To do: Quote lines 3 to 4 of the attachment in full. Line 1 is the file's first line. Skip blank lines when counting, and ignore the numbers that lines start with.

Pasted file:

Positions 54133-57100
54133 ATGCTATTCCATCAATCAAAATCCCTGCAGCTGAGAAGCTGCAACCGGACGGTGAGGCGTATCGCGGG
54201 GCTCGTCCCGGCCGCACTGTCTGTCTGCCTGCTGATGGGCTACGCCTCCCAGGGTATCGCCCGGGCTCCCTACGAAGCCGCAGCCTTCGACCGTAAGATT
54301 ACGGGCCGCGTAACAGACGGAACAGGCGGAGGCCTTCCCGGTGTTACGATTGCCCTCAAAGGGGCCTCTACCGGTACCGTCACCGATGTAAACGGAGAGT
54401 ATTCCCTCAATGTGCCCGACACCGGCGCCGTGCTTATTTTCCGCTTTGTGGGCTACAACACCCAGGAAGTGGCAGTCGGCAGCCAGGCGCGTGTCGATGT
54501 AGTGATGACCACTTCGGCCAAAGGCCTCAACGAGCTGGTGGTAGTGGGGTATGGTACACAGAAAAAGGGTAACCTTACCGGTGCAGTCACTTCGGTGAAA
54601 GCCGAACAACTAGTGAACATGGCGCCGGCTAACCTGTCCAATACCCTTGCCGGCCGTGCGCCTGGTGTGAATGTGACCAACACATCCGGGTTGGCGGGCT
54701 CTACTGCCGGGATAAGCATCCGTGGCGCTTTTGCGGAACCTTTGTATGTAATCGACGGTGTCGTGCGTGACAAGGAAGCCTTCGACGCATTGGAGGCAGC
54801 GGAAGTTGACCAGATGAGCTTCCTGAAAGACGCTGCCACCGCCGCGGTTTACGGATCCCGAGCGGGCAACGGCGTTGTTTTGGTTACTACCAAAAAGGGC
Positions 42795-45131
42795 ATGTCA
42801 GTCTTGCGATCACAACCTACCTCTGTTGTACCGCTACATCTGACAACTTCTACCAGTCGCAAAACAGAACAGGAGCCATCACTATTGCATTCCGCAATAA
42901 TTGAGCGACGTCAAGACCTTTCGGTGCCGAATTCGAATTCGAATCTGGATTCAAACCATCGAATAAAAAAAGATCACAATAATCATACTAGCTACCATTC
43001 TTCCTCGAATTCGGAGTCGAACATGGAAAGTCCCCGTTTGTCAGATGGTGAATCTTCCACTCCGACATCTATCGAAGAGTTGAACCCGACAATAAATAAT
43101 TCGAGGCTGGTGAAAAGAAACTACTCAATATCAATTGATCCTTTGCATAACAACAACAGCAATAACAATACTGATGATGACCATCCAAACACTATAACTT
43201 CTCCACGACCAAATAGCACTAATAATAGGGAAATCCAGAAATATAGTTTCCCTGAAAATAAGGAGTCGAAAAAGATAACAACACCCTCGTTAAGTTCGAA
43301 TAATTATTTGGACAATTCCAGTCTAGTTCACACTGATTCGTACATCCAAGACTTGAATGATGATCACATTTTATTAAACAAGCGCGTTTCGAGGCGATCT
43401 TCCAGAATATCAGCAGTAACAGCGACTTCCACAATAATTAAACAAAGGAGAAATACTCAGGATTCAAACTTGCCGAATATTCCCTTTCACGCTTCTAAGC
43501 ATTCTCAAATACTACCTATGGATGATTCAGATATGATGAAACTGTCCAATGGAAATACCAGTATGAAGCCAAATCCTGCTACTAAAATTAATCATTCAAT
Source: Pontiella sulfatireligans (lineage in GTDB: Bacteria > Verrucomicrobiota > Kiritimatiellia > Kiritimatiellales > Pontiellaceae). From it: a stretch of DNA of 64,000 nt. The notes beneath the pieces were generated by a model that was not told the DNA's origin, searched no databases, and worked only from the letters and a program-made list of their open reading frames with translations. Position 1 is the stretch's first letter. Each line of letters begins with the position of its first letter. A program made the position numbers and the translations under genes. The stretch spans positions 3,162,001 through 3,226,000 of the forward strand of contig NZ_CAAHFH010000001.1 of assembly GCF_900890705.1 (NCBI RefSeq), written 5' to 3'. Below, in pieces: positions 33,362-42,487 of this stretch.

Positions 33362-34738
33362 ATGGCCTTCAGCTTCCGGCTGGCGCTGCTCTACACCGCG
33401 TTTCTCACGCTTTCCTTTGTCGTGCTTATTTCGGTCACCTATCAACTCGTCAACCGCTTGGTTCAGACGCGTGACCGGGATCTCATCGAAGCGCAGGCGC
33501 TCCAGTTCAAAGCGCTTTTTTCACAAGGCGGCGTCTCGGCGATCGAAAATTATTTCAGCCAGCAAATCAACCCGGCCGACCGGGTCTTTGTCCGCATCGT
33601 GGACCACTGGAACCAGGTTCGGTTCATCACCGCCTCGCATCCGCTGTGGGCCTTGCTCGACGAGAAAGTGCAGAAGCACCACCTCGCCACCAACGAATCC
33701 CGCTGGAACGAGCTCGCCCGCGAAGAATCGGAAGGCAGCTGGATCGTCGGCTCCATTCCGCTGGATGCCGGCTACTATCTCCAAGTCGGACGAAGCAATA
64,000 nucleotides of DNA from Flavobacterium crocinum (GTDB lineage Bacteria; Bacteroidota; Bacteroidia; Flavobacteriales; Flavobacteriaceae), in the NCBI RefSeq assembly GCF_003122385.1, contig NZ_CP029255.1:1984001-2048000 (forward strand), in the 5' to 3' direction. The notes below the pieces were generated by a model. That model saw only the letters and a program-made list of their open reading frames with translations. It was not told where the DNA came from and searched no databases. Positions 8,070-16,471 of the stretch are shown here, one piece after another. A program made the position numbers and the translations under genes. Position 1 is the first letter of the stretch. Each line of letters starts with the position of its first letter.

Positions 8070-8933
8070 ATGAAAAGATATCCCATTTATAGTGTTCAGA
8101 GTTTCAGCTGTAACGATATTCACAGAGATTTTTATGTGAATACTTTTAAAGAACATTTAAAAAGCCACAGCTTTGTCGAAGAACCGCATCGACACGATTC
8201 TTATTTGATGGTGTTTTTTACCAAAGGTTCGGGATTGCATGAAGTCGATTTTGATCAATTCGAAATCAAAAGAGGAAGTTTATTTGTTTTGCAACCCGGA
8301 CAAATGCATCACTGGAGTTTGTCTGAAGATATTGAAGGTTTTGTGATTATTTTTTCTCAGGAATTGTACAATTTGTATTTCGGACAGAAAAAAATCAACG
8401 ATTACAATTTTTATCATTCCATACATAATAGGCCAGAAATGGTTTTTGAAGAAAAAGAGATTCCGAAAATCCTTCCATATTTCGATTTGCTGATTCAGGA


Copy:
54201 GCTCGTCCCGGCCGCACTGTCTGTCTGCCTGCTGATGGGCTACGCCTCCCAGGGTATCGCCCGGGCTCCCTACGAAGCCGCAGCCTTCGACCGTAAGATT
54301 ACGGGCCGCGTAACAGACGGAACAGGCGGAGGCCTTCCCGGTGTTACGATTGCCCTCAAAGGGGCCTCTACCGGTACCGTCACCGATGTAAACGGAGAGT